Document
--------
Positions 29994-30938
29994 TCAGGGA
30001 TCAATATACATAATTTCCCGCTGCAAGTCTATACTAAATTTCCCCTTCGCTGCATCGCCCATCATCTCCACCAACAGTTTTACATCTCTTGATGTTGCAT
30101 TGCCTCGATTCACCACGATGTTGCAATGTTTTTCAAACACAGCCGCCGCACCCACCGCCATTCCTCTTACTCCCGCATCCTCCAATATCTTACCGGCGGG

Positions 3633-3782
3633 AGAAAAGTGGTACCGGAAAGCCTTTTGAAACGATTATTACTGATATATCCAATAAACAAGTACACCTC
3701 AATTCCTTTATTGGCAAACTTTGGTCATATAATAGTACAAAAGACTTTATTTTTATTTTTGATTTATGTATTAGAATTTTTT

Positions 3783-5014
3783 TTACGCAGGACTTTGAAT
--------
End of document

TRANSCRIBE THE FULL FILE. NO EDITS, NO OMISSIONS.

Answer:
Positions 29994-30938
29994 TCAGGGA
30001 TCAATATACATAATTTCCCGCTGCAAGTCTATACTAAATTTCCCCTTCGCTGCATCGCCCATCATCTCCACCAACAGTTTTACATCTCTTGATGTTGCAT
30101 TGCCTCGATTCACCACGATGTTGCAATGTTTTTCAAACACAGCCGCCGCACCCACCGCCATTCCTCTTACTCCCGCATCCTCCAATATCTTACCGGCGGG

Positions 3633-3782
3633 AGAAAAGTGGTACCGGAAAGCCTTTTGAAACGATTATTACTGATATATCCAATAAACAAGTACACCTC
3701 AATTCCTTTATTGGCAAACTTTGGTCATATAATAGTACAAAAGACTTTATTTTTATTTTTGATTTATGTATTAGAATTTTTT

Positions 3783-5014
3783 TTACGCAGGACTTTGAAT